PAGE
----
GWJ Conference Call Episode 195

Conference Call

Singularity, Prince of Persia: The Forgotten Sands, Elemental - War of Magic, Pinball, Questions With Shawn, Your Emails and more!

This week Allen, Julian and Sean Sands talk pinball, new games and buckle under the pressure of Shawn's hard hitting questions. If you want to submit a question or comment call in to our voicemail line at (612) 284-4563.

To contact us, email [email protected]! Send us your thoughts on the show, pressing issues you want to talk about or whatever else is on your mind. You can even send a 30 second audio question or comment (MP3 format please) if you're so inclined. You can also submit a question or comment call in to our voicemail line at (612) 284-4563!

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Show credits

Music credits: 

Intro/Outtro Music - Ian Dorsch, Willowtree Audioworks

The Amethyst Caverns - Shatter the Official Video Game Soundtrack - http://sidhe.bandcamp.com/ - 0:27:24
Freon World - Shatter the Official Video Game Soundtrack - http://sidhe.bandcamp.com/ - 0:51:48

Comments

Deus X has been copied and improved upon and wholly surpassed many many times.

Diablo 2 has been copied. Diablo 2's clones have had unique and more advanced features but they have also always missed key ingredients. These features are unanimously asserted to be improvements initially but end up breaking down after the clone's initial play through.

So I am comfortable in the idea Diablo 2 has never been duplicated on more than a very average and superficial level. It certainly has never been wholly surpassed so it has never been replaced. We still love its style and atmosphere despite heavily dated graphics.

Brilliant show.

I've finally been able to experience the agony and ecstasy of a Steam sale (Props to Valve for adding Macs to Steam and, more importantly, for not charging Mac owners a premium for older games.) I bought Osmos and the Tales of Monkey Island games for a ridiculously low price. Both are looking like wise investments :).

My burning desire now is for Left 4 Dead on the Mac. Any day now it'll be here.... any day now...

I can't say I'm proud to be a gamer in the dictionary definition of the word. I'm pleased/proud (the feeling is somewhere between the two) that I'm not put off by the current social attitudes towards gaming and continue to pursue a hobby that I enjoy. I'm also pleased/proud with my ability to maintain, most of the time at least, a good balance between work, life and gaming.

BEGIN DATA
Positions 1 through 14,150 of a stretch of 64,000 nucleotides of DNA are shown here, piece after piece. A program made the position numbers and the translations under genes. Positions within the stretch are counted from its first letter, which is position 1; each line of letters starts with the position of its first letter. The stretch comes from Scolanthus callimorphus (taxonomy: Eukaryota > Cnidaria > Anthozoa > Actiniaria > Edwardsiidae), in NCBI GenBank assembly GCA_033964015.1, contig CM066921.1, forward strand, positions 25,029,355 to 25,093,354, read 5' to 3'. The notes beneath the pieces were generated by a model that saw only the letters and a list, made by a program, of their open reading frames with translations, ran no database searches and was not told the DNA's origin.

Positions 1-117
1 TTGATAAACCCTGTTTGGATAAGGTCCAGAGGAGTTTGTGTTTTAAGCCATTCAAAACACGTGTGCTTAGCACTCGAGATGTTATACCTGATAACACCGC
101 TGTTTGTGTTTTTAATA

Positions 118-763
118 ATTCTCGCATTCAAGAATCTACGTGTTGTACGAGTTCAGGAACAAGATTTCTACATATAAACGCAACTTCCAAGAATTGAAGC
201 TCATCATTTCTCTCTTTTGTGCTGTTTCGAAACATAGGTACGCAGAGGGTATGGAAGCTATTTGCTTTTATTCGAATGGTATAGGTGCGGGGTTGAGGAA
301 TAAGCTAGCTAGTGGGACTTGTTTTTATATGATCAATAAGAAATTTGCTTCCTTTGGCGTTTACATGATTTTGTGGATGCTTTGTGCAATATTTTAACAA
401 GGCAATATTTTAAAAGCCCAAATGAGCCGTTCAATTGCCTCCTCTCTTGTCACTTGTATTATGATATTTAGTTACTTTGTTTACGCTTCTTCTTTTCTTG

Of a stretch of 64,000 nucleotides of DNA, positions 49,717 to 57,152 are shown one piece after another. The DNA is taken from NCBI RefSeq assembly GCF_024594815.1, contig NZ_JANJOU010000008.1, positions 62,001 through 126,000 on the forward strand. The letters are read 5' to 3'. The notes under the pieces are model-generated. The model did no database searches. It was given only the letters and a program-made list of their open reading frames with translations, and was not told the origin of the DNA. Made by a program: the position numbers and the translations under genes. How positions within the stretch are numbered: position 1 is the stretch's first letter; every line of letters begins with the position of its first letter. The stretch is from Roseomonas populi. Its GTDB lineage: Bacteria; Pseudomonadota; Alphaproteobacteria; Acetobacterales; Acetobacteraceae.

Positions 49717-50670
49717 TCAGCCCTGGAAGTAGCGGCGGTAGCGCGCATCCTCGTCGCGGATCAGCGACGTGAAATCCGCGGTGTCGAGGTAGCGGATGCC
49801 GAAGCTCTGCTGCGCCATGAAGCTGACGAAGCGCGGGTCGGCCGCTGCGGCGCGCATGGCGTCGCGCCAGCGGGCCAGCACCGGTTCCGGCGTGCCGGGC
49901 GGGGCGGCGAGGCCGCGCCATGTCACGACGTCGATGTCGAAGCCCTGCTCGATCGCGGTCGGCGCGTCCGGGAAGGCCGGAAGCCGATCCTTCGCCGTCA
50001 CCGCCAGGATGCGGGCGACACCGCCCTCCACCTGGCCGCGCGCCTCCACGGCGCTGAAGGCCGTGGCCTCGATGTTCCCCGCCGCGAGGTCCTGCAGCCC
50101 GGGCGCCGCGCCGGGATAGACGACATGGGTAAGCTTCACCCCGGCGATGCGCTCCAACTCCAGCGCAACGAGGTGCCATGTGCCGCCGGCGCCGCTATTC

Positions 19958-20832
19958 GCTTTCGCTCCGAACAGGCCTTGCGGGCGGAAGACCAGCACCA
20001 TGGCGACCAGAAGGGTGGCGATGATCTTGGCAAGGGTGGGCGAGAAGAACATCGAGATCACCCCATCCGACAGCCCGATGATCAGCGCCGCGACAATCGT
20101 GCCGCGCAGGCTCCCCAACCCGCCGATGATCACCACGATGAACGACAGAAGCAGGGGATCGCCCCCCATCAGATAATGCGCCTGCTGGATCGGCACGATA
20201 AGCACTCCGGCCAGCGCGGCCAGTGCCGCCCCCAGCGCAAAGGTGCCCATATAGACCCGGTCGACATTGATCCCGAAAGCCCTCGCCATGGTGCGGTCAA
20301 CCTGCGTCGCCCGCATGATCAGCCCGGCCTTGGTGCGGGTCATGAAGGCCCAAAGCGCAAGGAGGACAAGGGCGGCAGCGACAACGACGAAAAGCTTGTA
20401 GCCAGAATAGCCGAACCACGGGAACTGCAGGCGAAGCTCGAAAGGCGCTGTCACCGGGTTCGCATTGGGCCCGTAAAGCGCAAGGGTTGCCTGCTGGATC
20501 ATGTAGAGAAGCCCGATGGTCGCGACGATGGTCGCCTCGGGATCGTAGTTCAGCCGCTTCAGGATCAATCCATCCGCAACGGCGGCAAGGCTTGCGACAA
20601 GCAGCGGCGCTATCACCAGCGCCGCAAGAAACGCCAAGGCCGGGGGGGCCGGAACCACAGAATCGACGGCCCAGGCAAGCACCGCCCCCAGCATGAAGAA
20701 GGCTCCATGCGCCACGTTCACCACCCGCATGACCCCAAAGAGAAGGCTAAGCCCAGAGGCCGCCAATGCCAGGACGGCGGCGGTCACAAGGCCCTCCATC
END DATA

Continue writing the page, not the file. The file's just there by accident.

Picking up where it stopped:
I haven't listened to the podcast yet, but,

fangblackbone wrote:

Deus X has been copied and improved upon and wholly surpassed many many times.

*Record scratch*

I'd say the individual components of DE have been surpassed, but they were never as good as the leading examples at the time anyway. There were better shooters, better RPGs and better character interaction in other games by 2000. What DE really did was make the whole greater than the sum of the parts, and becomes something unique.

One thing I have been wondering is what's the 'core' of Deus Ex. What's the component that makes that game and it's sequel/prequel. Is it the themes of transhumanism, the conspiracy theory fun park ride, the character interaction, the RPG systems, multiple approaches through the levels, and so on. What is/was the 'seed' that grows into this revered game.

That got me thinking about whether Eidos Montreal have worked out the solution for their game (I think they have), and why hasn't anyone else transposed what made DE awesome into another game. For example, if BioShock is the steampunk relation to the cyberpunk System Shock, where is the steampunk version of DE, as that would seem to be a fairly easy design to make, let alone transposing the formula onto other settings. The Thief series seems like a close relation, but is it's own distinct game (and Thief4 being developed by Eidos Montreal again makes me happy).

Quick note: the original Prince Of Persia was not on the Xbox.

Scratched wrote:

I haven't listened to the podcast yet, but,

fangblackbone wrote:

Deus X has been copied and improved upon and wholly surpassed many many times.

*Record scratch*

Um, yeah.

Anyway, I'm downloading the podcast now...

Alex_V wrote:

Quick note: the original Prince Of Persia was not on the Xbox.

IMAGE(http://img96.imageshack.us/img96/1143/princeofpersiathesandsor.jpg)

I never really notice field of view stuff in games. The half-life games never bothered me. I did, however notice that when I got in a jet in Just Cause 2, the camera went to a very wide angle.

Certis wrote:
Alex_V wrote:

Quick note: the original Prince Of Persia was not on the Xbox.

IMAGE(http://img96.imageshack.us/img96/1143/princeofpersiathesandsor.jpg)

And here come the arguments about what the "original" Prince of Persia game is...

mrtomaytohead wrote:

I never really notice field of view stuff in games. The half-life games never bothered me. I did, however notice that when I got in a jet in Just Cause 2, the camera went to a very wide angle.

Nor do I. I think a lot of it is to do with the type of game, and the demands on the player. If you need to be aware of the environment all around you as in most twitch shooters then a wide FOV is good, but if you only ever encounter enemies in front of you as in a 'corridor/rail shooter' then it's less important. The only game I remember making me sick was Wolfenstein 3D, which was a rudimentary 3D shooter by modern standards.